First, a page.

. . . Is the Cross of Christ
He died for everyone so that those who receive his new life will no longer live for themselves. Instead, they will live for Christ, who died and was raised for them.
2 Cor. 5:15 NLT
We all want to change. Our society yearns for change. Professional counseling services thrive because people desire change. We get tired and weary of our selfishness, our stubbornness, and our pride. We want loving in-depth meaningful relationships. But, we struggle with letting go, trusting, and serving others.
How do we change in a world where so few love, support, and encourage one another? The key to change is the heart. Outward behaviors do not change unless our inward motivation changes. If we are only and ever thinking of ourselves: our concerns, our wants, and our needs, how can we be free? We can never have meaningful relationships with others, much less with God, when our hearts are so desperately selfish.
You and I need a heart change. Not just a tune-up or a once-over, but a complete overhaul. The key to change is the Cross. Only the Cross can melt a hardened heart. Only the Cross can transform a heart of selfishness into a heart of love. Only the Cross can change our motivation.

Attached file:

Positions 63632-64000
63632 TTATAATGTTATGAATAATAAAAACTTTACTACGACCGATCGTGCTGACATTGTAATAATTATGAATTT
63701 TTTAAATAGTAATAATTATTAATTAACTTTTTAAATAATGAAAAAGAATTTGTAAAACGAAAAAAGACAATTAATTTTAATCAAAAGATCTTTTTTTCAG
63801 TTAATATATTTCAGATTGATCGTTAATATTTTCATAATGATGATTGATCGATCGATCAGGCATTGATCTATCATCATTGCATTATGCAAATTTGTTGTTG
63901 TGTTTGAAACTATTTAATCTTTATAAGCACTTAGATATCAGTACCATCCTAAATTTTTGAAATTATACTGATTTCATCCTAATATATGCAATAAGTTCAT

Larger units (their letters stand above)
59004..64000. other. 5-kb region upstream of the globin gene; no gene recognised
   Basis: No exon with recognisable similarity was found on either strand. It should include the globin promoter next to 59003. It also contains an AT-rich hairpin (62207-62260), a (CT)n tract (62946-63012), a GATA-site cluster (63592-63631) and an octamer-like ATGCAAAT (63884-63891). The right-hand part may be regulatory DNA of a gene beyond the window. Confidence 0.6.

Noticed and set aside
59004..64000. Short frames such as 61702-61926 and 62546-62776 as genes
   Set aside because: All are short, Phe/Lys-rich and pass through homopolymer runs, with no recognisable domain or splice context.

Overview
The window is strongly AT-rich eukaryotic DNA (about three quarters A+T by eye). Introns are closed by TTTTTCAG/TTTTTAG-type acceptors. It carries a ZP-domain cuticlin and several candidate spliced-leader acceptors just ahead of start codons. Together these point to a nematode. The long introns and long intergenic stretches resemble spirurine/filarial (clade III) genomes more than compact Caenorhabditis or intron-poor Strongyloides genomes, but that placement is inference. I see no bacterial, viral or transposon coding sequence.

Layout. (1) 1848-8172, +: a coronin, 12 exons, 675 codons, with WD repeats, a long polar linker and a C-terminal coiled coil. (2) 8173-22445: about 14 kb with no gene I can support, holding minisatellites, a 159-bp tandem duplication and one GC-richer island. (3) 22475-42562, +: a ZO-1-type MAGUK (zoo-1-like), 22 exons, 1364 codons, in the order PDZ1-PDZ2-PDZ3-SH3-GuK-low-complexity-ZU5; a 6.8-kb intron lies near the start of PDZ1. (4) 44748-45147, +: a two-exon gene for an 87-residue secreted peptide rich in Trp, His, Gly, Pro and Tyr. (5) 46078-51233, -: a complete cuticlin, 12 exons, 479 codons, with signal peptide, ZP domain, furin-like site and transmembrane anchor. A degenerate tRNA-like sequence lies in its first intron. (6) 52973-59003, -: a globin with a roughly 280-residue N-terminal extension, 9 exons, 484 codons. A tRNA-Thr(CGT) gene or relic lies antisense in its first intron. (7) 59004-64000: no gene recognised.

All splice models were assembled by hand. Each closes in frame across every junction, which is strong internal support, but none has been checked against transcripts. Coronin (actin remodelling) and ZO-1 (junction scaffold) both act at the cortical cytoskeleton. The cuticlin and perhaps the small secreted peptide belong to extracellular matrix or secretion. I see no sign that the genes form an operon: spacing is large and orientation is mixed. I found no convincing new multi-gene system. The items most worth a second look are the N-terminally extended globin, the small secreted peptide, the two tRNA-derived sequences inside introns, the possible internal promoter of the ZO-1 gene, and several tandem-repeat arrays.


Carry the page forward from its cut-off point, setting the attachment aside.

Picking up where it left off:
The key to change is continually returning to the cross. A changing life is a cross-centered life. At the cross we see our source of sanctification (Ephesians 5:25-27; Colossians 1:22; Titus 2:14). We find hope, for we see the power of sin broken and the old nature put to death. We see ourselves united to Christ and bought by his blood. We see the glorious grace of God in Jesus Christ, dying for his enemies, the righteous for the unrighteous. We see our hope, our life, our resources, our joy. At the cross we find the grace, power, and delight in God we need to overcome sin. If we don’t come to the cross again and again, we’ll feel distant from God, disconnected from his power, and indifferent to his glory — and that is a recipe for sin.
Tim Chester, You Can Change (Wheaton, IL: Crossway, 2010), 127.